Non-compete Covenant Lawyers
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What is a Non-Compete Covenant?
A non-compete covenant is a clause used in a contract to forbid an employee who leaves from taking up work with the employer’s competitor. Non-compete covenants can also restrain a former employee from starting his or her own business or direct competition against their employer. The rationale behind non-compete covenants is that the ex-employee might use the trade secrets of their former employer, such as client/information databases, to benefit the competitor.
What Criteria Must Be Present in a Reasonable Non-Compete Covenant?
There are several criteria that should be present to make it easier for courts to enforce the covenant not to compete:
- Reasonable time restrictions
- Reasonable geographic scope
- Narrow class of customers and competitors which are inaccessible
- Adequate consideration
Reasonable Time Restrictions
Depending on the industry, time restrictions vary. In manufacturing and marketing industries, courts have found two years to be reasonable. But in technology-based industries, courts have held covenants of even one year to be unreasonable.
Reasonable Geographic Scope
Most geographic restrictions are limited to the area where the employee worked. However, in industries such as Internet companies that do business worldwide, national covenants not to compete are considered reasonable if other factors are also reasonable.
Narrow Class of Customers and Competitors which Are Accessible
The more specificity in the covenant, the more reasonable the covenant will be. The covenant is likely reasonable if it only names customers with whom the employee had constant contact with and competitors now known and excludes possible competitors established later.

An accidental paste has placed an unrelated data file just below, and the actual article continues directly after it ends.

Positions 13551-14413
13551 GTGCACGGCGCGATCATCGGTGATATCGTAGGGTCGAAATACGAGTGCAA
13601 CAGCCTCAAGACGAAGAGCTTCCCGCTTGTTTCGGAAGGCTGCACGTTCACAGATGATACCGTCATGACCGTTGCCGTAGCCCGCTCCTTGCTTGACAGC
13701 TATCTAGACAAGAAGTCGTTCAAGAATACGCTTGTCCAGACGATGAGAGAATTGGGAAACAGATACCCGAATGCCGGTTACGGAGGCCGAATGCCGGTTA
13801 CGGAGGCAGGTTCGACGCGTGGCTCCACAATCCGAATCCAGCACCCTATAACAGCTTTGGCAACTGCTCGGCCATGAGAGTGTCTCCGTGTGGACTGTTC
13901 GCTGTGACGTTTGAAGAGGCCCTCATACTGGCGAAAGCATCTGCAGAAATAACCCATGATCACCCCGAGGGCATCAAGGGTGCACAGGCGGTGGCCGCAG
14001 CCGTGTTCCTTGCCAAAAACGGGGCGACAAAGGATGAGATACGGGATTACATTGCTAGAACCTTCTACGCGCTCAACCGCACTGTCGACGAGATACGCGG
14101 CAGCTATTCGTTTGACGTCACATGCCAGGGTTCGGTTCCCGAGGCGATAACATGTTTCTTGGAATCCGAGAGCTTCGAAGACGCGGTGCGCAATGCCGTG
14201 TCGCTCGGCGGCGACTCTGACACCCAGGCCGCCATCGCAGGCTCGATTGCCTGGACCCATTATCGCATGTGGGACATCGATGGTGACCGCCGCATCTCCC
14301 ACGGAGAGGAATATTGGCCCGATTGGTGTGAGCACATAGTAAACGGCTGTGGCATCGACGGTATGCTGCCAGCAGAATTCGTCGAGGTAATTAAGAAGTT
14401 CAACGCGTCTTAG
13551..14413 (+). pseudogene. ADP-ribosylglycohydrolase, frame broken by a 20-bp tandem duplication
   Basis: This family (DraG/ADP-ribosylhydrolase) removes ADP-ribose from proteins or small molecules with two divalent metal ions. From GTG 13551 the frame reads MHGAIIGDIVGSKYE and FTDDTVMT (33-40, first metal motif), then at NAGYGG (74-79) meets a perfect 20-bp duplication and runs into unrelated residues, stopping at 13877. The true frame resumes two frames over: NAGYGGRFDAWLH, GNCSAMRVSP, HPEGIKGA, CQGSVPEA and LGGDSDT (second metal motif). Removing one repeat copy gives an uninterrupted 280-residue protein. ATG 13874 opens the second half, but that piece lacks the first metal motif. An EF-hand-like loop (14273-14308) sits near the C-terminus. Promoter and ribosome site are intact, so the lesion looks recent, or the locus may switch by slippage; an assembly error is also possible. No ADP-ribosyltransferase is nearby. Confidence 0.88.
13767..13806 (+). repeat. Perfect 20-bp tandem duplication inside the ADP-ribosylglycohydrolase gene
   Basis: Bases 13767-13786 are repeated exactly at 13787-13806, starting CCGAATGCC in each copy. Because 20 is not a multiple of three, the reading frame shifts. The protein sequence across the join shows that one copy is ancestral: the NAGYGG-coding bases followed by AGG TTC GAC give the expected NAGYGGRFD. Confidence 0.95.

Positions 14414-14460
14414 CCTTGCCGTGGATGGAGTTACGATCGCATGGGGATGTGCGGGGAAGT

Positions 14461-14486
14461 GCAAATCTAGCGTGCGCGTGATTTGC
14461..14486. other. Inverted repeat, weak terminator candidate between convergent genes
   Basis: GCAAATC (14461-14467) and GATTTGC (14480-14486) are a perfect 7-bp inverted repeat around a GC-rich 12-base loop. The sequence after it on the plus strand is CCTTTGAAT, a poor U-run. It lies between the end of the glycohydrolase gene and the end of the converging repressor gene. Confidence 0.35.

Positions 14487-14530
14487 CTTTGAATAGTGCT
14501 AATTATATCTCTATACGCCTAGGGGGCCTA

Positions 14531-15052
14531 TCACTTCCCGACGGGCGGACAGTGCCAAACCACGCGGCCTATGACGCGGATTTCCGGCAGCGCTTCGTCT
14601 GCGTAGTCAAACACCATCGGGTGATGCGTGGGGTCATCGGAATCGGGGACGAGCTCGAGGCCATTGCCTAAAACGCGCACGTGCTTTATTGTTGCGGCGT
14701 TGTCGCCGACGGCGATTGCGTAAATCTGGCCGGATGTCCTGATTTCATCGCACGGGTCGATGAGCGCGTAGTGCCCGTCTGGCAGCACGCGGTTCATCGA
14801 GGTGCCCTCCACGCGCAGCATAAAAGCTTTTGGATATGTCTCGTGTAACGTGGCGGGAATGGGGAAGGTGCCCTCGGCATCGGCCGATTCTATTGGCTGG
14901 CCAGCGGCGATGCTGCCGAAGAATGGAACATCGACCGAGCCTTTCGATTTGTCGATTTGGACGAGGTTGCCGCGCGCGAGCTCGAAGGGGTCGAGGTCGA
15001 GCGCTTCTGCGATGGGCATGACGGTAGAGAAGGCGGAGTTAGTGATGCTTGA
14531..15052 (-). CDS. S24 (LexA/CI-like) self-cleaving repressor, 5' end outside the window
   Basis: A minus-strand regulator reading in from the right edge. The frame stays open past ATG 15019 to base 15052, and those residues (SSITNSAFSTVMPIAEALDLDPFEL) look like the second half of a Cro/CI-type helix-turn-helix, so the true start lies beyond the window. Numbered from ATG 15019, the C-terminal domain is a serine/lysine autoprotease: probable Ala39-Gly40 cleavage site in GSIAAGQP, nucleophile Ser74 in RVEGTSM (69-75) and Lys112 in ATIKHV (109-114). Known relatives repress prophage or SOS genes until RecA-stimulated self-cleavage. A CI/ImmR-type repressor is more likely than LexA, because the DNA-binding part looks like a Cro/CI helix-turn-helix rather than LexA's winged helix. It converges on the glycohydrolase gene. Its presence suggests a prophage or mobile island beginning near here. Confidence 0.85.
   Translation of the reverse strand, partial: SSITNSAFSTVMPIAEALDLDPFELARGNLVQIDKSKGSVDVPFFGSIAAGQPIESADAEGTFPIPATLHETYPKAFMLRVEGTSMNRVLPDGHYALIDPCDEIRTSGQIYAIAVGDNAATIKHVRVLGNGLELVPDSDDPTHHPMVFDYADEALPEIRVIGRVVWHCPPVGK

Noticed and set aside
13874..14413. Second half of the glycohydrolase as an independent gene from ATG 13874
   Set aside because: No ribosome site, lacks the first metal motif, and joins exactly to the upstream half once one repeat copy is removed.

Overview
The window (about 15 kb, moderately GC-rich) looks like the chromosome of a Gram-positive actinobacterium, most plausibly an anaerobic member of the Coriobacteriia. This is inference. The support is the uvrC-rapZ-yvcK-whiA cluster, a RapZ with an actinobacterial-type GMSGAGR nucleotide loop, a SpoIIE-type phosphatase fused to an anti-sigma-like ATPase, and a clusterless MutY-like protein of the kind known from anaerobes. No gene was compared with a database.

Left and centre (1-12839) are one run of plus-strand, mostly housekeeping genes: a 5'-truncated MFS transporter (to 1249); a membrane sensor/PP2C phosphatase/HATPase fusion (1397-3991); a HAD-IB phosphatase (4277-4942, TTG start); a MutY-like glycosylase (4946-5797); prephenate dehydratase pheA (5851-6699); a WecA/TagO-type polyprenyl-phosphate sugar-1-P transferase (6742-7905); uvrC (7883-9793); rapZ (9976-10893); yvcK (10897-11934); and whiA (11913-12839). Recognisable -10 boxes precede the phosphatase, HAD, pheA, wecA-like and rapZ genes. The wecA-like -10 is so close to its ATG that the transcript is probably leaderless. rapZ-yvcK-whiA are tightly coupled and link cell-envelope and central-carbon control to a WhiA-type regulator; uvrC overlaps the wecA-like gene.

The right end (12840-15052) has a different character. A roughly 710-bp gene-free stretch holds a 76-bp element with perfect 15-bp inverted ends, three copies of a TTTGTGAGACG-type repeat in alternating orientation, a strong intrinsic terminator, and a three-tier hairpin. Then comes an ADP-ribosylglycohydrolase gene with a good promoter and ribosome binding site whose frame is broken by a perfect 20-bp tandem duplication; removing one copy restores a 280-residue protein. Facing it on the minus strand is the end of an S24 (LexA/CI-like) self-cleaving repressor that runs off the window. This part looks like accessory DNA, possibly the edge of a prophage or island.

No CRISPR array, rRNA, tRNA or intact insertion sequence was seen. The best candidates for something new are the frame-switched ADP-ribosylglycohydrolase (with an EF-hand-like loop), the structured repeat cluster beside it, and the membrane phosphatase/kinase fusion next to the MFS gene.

If the employee receives some form of compensation at some point, either via promotion or raise during employment or compensatory pay upon departure from the company, the restriction will likely be upheld by a court.
Can an Employee Have a Court Overturn a Non-Compete Covenant?
If a non-compete covenant is restrictive to the point where a former employee cannot make a living, the employee can ask a court to intervene. However, a court may choose not to overturn a non-compete covenant. Instead, the court may rewrite the covenant so that it becomes less restrictive.
There are some states which dispute the legality of non-compete covenants, such as California and Florida, out of public policy. In those states, employees can overturn a non-compete clause unless the employer can meet at least one of the state’s exceptions to non-compete covenants.
Can an Employer Decline to Hire or Terminate an Employee Who Refuses to Sign a Non-Compete Covenant?
Generally yes, an employer can end a relationship with an employee or a prospective employee if the employee or candidate doesn’t agree to a legal term of a contract. However, in states which dispute the legality of non-compete covenants, rejecting or terminating an employee who refuses to sign a non-compete covenant may be regarded as wrongful retaliation.
Do I Need an Attorney?
Before signing anything that may restrict your future employment access, it is wise to have an attorney review the document. An attorney can also help draft a covenant not to compete, or negotiate the terms of the agreement. An experienced lawyer can advise you on whether you can sue an employee for breaching a covenant not to compete, or whether you can go work for a competitor.
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Last Modified: 04-12-2012 12:02 PM PDT
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